Bad Mama

A good day (knock on wood)
May 17, 2007, 2:03 pm
Filed under: Disability, Peanut, Pistachio

Things around here are much, much better. Peanut still wakes frequently and needs help going back to sleep, but during the day her mood is pretty much back to normal. It would be nice if she would eat something other than buttered toast, but we can’t have everything, can we?

My dad is not doing especially fantastically with his rehab. He seems to have an unrealistic idea of how much he’s recovered, and thinks that he should be driving and out and about on his own, when in reality, he still has trouble walking.

My dad hasn’t been known for his athletic abilities for a long time, so it isn’t so shocking to see his physical decline. What is hard is the mental part. My father is/was a force of nature. He could and did speak about nearly any topic with at least some authority and a strong opinion. He could argue circles around me, and I’m not known for being particularly wishy-washy. This was a guy who did the Times crossword in pen, in order, but now doesn’t read the whole paper because he can’t quite follow the news stories. His significant other says that now when they go to restaurants, the staff doesn’t speak to him. I tell her that’s an example of ableism (or disableism), and you can tell she hasn’t ever thought about this before. I guess the mental decline might be a blessing if it means he hasn’t noticed this himself, because it’s his idea of a living nightmare.

It’s also an interesting bit of karma. He’s maybe not a full-on bigot, but that’s probably more a matter of degree. But according to my mother, he was at his most contemptuous with regard to people who were disabled, particularly if they couldn’t speak clearly or follow complex conversations well. Which now describes him.  And yes, this attitude has made things somewhat strained regarding his lovely granddaughter.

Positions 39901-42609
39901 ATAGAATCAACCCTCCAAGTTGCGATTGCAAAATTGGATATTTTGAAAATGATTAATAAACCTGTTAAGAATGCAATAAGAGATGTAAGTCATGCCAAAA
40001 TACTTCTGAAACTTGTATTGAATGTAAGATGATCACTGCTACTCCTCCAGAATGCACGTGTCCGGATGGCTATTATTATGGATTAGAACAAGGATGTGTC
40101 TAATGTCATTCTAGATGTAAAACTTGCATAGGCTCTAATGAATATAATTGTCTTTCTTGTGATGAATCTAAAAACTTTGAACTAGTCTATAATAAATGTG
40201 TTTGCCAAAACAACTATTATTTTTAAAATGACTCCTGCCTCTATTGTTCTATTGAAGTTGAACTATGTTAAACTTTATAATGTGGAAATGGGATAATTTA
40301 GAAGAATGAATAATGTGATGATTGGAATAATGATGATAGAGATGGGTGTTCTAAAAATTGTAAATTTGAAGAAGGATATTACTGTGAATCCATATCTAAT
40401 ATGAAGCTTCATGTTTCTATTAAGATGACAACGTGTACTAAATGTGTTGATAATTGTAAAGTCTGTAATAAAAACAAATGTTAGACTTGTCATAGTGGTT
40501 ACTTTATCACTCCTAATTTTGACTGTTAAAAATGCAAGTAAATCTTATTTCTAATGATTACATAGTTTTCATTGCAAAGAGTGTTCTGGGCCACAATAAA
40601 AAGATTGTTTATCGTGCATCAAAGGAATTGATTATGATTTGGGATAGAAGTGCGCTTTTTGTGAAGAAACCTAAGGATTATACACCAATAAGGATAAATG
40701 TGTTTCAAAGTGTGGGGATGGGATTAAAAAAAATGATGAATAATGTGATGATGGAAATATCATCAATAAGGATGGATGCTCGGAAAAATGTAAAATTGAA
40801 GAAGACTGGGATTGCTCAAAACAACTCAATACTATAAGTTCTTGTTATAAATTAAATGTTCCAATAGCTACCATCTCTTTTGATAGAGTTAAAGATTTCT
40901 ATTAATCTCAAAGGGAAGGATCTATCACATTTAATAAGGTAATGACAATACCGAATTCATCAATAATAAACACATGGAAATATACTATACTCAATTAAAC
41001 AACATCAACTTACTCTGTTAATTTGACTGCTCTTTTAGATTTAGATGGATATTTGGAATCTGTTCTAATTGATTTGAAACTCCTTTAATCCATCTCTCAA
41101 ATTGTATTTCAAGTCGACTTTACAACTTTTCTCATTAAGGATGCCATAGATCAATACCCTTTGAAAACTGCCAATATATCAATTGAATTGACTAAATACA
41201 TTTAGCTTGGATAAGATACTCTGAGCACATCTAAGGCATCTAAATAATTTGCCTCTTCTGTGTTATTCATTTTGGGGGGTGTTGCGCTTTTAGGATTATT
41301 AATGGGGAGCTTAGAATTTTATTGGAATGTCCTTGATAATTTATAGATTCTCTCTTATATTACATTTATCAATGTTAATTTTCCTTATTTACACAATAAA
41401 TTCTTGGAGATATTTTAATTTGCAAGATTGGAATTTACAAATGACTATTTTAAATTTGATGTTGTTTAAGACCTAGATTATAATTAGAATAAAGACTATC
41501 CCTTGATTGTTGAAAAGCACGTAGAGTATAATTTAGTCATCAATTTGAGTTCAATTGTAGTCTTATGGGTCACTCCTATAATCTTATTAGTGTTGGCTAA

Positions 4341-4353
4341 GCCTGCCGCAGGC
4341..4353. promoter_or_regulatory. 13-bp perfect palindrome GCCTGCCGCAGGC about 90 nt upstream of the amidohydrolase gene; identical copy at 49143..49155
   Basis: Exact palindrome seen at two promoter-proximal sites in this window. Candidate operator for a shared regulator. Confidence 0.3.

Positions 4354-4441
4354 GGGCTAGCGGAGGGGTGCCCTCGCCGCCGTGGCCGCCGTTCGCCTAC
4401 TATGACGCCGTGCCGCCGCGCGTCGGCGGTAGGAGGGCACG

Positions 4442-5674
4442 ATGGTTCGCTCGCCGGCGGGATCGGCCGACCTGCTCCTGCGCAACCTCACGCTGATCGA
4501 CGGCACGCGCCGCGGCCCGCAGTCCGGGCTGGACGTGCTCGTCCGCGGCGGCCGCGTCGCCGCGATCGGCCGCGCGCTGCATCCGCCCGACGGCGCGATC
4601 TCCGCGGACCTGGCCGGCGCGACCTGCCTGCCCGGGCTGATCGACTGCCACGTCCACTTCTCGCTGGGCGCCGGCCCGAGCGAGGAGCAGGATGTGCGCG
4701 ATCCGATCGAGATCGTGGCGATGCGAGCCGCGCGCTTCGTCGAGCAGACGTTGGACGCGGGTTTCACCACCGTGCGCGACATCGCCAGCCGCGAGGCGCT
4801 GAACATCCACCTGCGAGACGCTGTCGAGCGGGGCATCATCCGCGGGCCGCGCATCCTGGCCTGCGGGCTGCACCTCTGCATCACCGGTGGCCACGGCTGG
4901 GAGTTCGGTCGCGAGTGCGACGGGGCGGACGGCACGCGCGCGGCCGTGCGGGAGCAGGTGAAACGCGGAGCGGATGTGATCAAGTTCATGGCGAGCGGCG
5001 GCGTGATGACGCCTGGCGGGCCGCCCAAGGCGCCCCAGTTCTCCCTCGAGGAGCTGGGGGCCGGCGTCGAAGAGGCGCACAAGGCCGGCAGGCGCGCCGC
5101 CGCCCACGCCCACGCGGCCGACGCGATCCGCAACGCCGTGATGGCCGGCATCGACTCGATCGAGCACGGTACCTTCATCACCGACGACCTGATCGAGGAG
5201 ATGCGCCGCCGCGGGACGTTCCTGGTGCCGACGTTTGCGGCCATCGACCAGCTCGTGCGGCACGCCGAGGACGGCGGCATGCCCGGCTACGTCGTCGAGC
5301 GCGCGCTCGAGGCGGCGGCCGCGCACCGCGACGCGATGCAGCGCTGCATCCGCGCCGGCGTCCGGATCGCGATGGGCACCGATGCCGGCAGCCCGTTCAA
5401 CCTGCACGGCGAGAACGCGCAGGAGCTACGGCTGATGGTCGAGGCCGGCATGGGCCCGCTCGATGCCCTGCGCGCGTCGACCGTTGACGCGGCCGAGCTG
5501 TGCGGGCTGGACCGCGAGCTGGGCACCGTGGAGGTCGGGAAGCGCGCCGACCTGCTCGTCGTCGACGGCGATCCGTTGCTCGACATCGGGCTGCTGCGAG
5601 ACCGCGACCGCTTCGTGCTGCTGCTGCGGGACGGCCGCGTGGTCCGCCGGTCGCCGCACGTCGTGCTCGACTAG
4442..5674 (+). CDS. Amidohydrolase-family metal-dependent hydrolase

Sorry about all this pointless rambling, it’s just an issue that I’ve been dealing with lately. So on to the little nut news!

I had a prenatal visit yesterday, and it went swimmingly. My blood pressure was on the low side (as opposed to my first visit). The first trimester screen results were even better than I was originally told, and my odds for a baby with a trisomy are even lower than my odds for having another kid with arthrogryposis.  I’m gaining weight again, but not too much. And the best part was getting humored when I asked if we could get a peek at the nut with the ultrasound.

At first, it was pretty still, and I got a bit scared. Then it punched. So we looked at the legs, and after a bit of prodding, it suddenly began kicking as if it was trying to kick it’s way out of the uterus. Turns out all these little twinges of pain I’ve been having for the past week or so? Baby kicks. No where in there was the little flutter or squirm I felt with Peanut. Oh no. This kid is channelling Jean-Claude Van Damme (Did you know he’s still working? Me neither).  Not that I’m complaining. It’s so eerie now, remembering Peanut’s ultrasound at 19 weeks, compared to this one at 15. She was just floating there, legs straight, the only movement coming at the hips when she bent a little bit. We just thought she was sleeping and didn’t want to wake up.

So anyway, most research has shown that AMC caused by the mother’s immune system begins gradually between 12 and 16 weeks pregnant. The vast majority of other forms begin in the first trimester. So this is something I am not going to worry about anymore. That is not to say that I don’t still feel like I’m waiting for the other shoe to drop, but not about this.


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